Art/ Collection/ Art Object

Cabinet on stand

Attributed to Jan van Mekeren (Dutch, Tiel ca. 1658–1733 Amsterdam)
ca. 1700–1710
Dutch, Amsterdam
Oak veneered with rosewood, olivewood, ebony, holly, tulipwood, barberry and other partly green-stained marquetry woods
Overall: 70 1/4 × 53 7/8 × 22 7/16 in. (178.4 × 136.8 × 57 cm)
Credit Line:
Ruth and Victoria Blumka Fund, 1995
Accession Number:
1995.371a, b
On view at The Met Fifth Avenue in Gallery 636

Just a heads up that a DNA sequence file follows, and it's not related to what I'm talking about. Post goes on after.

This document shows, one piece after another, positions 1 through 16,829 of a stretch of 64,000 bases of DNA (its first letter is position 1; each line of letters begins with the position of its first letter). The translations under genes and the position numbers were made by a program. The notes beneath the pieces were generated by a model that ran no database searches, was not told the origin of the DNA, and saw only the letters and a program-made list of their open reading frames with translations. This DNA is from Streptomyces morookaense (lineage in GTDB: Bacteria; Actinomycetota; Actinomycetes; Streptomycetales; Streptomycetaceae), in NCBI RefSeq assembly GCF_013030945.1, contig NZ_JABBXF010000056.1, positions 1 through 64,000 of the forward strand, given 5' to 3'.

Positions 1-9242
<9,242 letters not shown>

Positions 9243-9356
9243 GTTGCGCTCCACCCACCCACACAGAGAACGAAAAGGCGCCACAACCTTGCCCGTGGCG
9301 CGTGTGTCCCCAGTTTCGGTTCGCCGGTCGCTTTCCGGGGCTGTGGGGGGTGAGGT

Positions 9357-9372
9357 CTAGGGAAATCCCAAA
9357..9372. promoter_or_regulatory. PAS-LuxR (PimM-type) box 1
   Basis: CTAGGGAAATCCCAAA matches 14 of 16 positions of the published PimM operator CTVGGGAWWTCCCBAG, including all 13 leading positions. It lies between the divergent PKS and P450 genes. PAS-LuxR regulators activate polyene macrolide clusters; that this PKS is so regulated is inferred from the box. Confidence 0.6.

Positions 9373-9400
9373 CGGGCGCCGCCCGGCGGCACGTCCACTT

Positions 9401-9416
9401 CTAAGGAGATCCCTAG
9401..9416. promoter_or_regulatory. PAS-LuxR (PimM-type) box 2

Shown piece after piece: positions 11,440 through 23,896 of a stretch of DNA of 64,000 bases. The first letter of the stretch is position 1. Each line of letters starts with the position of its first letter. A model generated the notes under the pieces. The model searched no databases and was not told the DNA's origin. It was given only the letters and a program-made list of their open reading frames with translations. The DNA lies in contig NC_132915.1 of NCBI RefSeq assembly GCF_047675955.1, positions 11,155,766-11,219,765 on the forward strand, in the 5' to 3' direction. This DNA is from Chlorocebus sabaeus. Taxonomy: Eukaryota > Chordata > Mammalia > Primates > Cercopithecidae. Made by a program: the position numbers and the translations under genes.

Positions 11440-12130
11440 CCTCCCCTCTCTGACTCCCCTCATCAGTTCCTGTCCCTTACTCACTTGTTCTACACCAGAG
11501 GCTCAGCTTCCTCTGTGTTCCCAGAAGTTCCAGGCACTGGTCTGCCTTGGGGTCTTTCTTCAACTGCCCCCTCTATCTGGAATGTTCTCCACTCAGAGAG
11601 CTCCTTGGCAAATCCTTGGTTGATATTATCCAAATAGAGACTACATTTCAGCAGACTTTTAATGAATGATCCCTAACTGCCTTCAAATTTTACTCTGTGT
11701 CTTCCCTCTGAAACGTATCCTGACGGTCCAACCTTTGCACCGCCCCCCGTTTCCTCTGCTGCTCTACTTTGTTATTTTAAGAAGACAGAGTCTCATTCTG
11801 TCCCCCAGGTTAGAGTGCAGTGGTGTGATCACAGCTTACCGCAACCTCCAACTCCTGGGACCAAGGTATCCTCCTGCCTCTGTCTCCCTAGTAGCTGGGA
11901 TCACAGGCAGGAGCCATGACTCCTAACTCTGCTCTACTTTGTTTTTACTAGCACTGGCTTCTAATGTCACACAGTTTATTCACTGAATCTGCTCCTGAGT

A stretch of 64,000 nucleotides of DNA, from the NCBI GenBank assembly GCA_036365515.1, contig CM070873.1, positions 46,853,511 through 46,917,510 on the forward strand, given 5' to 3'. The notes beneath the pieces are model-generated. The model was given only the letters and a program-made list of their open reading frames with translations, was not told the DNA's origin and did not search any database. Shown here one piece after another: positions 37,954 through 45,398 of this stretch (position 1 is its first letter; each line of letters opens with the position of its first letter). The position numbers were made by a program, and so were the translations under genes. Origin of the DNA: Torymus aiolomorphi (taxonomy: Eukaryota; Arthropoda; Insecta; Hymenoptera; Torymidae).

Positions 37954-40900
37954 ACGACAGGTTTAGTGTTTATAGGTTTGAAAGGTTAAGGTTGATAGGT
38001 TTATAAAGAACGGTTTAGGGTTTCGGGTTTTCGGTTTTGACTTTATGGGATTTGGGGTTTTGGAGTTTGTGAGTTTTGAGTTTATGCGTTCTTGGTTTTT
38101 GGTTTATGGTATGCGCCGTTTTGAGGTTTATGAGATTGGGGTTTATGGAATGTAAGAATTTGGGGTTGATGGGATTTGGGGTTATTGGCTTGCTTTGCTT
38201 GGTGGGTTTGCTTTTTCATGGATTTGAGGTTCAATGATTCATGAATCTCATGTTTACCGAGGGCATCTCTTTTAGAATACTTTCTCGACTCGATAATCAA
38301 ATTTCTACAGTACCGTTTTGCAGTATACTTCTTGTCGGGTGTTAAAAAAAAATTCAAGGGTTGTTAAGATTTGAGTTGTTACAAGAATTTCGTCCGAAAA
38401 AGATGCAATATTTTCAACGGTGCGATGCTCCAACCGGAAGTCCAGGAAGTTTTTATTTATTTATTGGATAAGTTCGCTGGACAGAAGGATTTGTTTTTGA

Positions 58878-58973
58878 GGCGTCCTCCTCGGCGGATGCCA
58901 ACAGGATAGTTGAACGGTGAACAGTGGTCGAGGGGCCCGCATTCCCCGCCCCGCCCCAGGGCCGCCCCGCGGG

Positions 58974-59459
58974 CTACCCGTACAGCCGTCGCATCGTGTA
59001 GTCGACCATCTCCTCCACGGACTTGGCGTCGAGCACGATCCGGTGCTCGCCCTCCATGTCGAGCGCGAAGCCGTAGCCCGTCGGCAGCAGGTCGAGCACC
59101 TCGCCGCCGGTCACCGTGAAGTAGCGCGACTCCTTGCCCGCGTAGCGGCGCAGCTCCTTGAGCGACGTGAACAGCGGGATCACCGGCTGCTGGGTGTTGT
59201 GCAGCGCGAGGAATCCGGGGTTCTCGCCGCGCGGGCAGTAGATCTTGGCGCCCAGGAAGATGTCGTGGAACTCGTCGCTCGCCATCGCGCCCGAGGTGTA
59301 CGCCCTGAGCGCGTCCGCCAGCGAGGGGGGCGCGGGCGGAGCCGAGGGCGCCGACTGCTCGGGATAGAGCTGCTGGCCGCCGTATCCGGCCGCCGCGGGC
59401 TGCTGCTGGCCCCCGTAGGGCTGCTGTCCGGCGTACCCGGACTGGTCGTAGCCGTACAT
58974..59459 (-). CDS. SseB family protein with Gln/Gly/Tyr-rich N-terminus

Box-like cabinets on open stands became fashionable towards the end of the seventeenth century. Rather than on the overall shape, the attention of the cabinetmaker was lavished on exquisite marquetry decoration, especially blomwerk (floral work). The most striking floral marquetry has been attributed to Jan van Meekeren. More than two hundred flowers embellish this cabinet, several of which occur more than once, sometimes in reverse. By choosing bright yellow woods like barberry for daffodils, for instance, and by enhancing lighter woods with natural dyes, Van Mekeren achieved a rich and naturalistic palette not unlike those of contemporary flower painters.
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